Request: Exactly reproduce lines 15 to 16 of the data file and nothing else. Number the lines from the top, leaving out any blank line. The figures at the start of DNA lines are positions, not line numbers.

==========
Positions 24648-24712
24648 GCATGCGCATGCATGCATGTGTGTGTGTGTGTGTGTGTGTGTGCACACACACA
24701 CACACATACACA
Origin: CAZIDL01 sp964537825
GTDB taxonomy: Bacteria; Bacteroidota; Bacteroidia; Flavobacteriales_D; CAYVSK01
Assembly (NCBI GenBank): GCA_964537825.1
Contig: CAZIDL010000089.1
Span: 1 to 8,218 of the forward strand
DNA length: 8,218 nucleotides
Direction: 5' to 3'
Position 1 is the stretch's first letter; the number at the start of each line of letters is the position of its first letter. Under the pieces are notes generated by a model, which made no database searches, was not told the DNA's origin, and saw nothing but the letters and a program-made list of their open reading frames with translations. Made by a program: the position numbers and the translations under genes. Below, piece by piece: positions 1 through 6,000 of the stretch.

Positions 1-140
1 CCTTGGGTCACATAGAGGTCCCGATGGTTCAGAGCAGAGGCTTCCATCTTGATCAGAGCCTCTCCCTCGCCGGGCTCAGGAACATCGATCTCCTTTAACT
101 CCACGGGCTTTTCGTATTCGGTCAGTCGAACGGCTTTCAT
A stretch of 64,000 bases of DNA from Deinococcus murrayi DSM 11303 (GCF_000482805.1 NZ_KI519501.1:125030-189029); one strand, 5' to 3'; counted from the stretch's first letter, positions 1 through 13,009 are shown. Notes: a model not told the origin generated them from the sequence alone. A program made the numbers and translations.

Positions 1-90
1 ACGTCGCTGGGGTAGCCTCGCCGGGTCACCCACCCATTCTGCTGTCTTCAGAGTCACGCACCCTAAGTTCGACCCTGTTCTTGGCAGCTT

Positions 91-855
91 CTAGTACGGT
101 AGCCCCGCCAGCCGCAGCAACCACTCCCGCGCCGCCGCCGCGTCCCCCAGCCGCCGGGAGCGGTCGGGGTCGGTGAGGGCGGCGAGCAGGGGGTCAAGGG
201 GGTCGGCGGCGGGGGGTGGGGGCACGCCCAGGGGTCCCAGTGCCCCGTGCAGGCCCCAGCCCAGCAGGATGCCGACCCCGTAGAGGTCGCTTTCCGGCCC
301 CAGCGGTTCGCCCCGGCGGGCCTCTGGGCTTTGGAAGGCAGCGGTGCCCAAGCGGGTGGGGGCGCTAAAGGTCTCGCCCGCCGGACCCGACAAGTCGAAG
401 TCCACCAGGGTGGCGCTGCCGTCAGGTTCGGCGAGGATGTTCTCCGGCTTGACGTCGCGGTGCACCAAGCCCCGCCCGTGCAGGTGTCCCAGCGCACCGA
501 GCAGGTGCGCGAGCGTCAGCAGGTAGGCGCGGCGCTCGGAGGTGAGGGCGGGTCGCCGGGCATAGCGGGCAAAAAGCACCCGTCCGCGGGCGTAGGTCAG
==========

A stretch of 64,000 bases of DNA from Deinococcus murrayi DSM 11303 (GCF_000482805.1 NZ_KI519501.1:125030-189029); one strand, 5' to 3'; counted from the stretch's first letter, positions 1 through 13,009 are shown. Notes: a model not told the origin generated them from the sequence alone. A program made the numbers and translations.

Positions 1-90